Given LOTOS’ current portfolio, the limited contractor market does not create difficulties for us at the moment as we are in a phase of generating interesting projects and prospects for exploration and development. This might be a greater challenge as soon as we identify our exploration drilling as well as potentially in-fill drillings in producing assets.

The cost rates of oil services are, undoubtedly, astonishing in Norway. However, this is the cost of business. You can demand and receive high quality, as well as state-of-the-art technology and services. Introducing this into your company brings added value.

What can LOTOS bring to a license group in terms of its experience from other countries?

LOTOS is certainly benefiting from the expertise of LOTOS Petrobaltic, which is our main parent company and holds all the offshore licenses in the Polish Baltic Sea, bringing in valuable upstream knowledge and experience. Grupa LOTOS is a very modern, developing capital group with state of the art technology, in-depth-knowledge of the downstream business and full commitment to its development in Norway.

Last but not least, we have put together a team of very qualified people, with E&P best practice know-how and international experience from Norway, Poland, Austria, UK, the Netherlands, Pakistan, Kazakhstan and others.

Looking at your ambitions for the next few years, what would you like to have achieved in five years?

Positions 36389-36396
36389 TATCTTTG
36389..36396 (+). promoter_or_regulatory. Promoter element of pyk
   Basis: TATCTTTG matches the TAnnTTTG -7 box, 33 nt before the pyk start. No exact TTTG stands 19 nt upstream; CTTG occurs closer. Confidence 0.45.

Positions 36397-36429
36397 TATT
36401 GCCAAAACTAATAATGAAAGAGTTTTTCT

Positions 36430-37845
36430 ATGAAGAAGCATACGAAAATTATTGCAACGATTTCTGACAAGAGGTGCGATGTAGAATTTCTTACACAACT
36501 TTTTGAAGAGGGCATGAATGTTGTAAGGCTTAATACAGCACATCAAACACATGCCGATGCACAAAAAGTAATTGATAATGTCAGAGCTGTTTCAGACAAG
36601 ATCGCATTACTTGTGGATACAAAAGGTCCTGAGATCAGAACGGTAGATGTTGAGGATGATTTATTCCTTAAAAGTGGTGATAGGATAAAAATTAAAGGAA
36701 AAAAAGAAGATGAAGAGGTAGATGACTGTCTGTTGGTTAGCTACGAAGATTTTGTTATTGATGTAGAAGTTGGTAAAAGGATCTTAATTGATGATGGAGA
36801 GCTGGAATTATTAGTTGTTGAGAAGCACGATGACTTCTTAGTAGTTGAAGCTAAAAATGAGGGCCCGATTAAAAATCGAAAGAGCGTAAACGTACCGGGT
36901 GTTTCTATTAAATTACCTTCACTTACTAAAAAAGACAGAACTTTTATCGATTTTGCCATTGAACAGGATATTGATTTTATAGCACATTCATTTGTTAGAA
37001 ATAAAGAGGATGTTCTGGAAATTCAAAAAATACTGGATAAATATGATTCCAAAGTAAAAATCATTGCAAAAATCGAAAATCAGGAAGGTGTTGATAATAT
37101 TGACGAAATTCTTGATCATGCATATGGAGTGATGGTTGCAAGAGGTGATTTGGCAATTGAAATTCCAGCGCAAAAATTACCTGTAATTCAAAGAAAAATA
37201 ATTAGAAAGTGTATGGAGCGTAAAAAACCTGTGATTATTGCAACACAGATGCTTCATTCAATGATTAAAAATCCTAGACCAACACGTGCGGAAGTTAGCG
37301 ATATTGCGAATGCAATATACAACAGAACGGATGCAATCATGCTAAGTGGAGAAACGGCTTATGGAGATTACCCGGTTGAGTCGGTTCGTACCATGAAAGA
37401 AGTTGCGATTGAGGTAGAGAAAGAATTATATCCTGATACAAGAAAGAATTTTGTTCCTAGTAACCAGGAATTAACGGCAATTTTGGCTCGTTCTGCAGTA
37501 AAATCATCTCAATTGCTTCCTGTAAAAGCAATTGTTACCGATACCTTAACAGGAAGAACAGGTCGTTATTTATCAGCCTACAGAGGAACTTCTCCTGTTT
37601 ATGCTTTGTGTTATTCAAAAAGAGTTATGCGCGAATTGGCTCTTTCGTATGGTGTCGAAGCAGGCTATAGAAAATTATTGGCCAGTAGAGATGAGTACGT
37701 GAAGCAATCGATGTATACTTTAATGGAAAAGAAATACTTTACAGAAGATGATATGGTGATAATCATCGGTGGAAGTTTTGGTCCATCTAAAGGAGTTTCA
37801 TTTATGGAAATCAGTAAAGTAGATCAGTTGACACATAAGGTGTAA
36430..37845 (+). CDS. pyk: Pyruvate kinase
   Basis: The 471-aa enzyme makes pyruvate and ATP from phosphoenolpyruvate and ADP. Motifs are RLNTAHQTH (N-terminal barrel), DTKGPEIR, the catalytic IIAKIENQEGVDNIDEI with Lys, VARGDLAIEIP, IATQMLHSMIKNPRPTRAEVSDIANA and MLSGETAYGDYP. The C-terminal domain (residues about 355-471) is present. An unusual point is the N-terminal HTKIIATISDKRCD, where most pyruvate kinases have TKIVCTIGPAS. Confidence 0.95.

Production in the range of 15,000 bopd as part of our 100,000 bpd vision for 2020. In real terms, this means activities in exploration in at least 25 licenses, two to four wells being drilled per year and being active in acquisitions.

What was your motivation to work for a young Polish E&P company in Norway?

As a petroleum engineer Norway is an exciting environment. I always wanted to work in Norway some day. In addition, I have always enjoyed bridging different cultures. Leading and growing the Norwegian-Polish-International team is both challenging and rewarding.

However, my main motivation here is based on the challenge of building an E&P company nearly from scratch. LOTOS Norge E&P AS is a rather young, integrated oil and gas company, but it has developed significantly in recent years, as have many businesses in Poland. Bringing the enthusiasm and ideas of the Polish company into Norway and growing LOTOS to a well-known upstream company in Norway is a very interesting, demanding and satisfying task.